DUBAI, July 3 Dubai World, one of the emirate's big state-owned conglomerates, has made a second early repayment worth around $300 million under its $25 billion debt restructuring plan, sources familiar with the matter said on Thursday.
The payment - made at the end of June - came from the proceeds of asset sales completed by the firm and follows an initial sum of $284.5 million returned in March to creditors, which include dozens of local and international lenders.
A spokesman for Dubai World declined to comment.
A top executive in the emirate, Mohammed al-Shaibani, told Reuters earlier this year that Dubai World planned to make further early debt repayments after the March payment, as well as meet the first scheduled repayment under the restructuring plan - $4.4 billion due in May 2015.
Dubai World ran into trouble during the emirate's 2009 property market collapse, forcing it into one of the Middle East's largest-ever debt restructurings.
Its fortunes have begun to rebound in line with the wider Dubai economy, which has seen key industries like tourism and logistics boom and real estate prices recover from their nadir.
Other Dubai state-linked entities have also announced positive debt news in recent days, with developer Nakheel saying it would pay all of its $1.5 billion outstanding debts under its restructuring plan by August, while real estate finance firm Amlak confirmed a new proposal had been put to creditors on $2.7 billion of debt.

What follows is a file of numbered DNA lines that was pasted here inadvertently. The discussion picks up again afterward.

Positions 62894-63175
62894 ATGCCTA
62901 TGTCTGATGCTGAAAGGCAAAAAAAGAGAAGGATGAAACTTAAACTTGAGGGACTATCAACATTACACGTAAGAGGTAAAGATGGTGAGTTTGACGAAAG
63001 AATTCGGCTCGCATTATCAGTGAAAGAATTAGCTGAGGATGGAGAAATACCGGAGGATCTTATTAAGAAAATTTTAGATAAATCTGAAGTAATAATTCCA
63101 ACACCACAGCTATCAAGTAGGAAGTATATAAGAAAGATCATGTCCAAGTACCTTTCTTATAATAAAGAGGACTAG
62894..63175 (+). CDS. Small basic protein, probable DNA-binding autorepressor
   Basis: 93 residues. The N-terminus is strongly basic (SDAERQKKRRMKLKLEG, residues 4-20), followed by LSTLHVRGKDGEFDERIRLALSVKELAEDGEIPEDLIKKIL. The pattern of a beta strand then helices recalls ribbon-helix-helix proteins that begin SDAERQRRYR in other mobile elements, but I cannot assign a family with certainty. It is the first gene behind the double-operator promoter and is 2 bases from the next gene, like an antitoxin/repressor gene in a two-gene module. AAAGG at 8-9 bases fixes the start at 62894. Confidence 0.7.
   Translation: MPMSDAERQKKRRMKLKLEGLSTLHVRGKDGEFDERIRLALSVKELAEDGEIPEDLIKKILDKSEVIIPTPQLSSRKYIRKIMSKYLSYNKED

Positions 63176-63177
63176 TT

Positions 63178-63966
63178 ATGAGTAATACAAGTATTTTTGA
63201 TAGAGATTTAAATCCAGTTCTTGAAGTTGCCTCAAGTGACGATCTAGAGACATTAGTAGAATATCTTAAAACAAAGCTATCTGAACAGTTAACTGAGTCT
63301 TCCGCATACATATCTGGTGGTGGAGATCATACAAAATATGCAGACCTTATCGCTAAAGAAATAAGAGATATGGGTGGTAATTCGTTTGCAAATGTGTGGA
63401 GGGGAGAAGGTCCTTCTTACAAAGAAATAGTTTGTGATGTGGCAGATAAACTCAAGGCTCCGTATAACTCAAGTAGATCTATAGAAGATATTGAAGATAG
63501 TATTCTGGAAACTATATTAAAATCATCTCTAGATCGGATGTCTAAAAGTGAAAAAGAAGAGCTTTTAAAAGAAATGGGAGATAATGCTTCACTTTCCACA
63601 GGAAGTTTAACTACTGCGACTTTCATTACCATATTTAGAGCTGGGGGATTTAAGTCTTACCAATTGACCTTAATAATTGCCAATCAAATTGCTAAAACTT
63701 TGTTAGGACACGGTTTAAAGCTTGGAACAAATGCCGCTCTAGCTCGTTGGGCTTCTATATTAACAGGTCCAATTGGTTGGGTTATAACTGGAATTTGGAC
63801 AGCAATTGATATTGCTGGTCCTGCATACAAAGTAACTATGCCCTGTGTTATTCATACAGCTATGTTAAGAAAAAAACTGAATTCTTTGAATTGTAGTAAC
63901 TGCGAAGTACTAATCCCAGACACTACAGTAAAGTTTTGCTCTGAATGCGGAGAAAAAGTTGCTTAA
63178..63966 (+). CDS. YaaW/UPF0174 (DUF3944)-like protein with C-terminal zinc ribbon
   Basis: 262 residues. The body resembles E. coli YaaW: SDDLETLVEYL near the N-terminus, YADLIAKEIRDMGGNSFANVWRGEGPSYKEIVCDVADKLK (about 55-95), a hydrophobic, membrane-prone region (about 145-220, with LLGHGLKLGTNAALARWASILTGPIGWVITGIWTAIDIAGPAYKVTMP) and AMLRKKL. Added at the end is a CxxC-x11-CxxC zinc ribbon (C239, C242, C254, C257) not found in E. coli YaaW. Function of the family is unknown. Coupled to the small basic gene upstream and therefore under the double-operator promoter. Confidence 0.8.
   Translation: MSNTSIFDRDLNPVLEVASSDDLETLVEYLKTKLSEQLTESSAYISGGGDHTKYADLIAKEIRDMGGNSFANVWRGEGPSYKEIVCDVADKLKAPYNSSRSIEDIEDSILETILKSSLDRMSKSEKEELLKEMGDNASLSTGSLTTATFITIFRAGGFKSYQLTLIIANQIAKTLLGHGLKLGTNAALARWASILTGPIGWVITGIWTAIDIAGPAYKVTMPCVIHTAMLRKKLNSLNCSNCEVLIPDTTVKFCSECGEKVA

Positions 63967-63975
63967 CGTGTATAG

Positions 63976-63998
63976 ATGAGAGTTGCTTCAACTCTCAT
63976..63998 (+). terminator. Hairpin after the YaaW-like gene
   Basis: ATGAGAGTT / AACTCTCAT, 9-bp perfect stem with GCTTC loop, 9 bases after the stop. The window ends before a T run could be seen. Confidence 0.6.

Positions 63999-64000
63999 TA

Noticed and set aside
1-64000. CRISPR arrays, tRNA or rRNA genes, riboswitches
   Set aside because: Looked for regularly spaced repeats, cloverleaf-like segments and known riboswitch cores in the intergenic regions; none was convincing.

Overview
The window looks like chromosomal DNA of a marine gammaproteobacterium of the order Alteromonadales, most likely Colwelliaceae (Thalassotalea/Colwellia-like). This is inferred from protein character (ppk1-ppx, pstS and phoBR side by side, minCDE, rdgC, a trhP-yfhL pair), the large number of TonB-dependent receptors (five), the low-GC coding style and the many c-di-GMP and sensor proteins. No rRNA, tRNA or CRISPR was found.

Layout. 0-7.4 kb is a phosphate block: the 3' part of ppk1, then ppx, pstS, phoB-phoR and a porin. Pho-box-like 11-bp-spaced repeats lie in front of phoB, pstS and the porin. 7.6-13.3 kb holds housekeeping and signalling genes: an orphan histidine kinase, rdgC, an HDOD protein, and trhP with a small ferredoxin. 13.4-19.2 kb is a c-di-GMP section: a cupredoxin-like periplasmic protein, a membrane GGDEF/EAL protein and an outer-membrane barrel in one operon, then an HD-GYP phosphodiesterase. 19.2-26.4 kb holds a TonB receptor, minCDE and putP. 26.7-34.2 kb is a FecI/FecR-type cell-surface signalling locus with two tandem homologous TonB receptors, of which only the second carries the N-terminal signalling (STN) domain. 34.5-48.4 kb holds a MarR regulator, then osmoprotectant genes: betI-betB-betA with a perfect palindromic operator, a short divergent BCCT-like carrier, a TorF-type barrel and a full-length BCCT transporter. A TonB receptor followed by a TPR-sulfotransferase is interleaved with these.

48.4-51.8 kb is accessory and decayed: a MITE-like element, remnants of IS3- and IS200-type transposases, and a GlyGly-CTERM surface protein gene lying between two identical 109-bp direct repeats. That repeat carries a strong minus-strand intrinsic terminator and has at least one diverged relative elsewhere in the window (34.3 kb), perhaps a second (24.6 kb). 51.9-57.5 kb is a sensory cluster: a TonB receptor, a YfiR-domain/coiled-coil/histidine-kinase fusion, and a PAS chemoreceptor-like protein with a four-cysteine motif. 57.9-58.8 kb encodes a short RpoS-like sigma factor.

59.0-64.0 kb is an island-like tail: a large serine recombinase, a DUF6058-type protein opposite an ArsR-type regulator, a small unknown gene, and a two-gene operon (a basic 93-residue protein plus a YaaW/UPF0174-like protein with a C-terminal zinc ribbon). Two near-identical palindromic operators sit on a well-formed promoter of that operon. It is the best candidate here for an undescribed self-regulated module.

"Dubai's recovery from the excesses that led to the 2009 bust is well entrenched, broadening and gaining pace," Jean-Michel Saliba, economist for the Middle East and North Africa at Bank of America-Merrill Lynch, said in a July 3 note.
"There is steady, yet uneven, progress in Dubai government-related entities (GREs) deleveraging. The real estate recovery and improved banking sector liquidity have given breathing space to GREs," he said, adding a mixture of internal cash generation, asset sales and refinancings would be among the factors to help Dubai meet its large overall debt pile. (Editing by Mark Potter)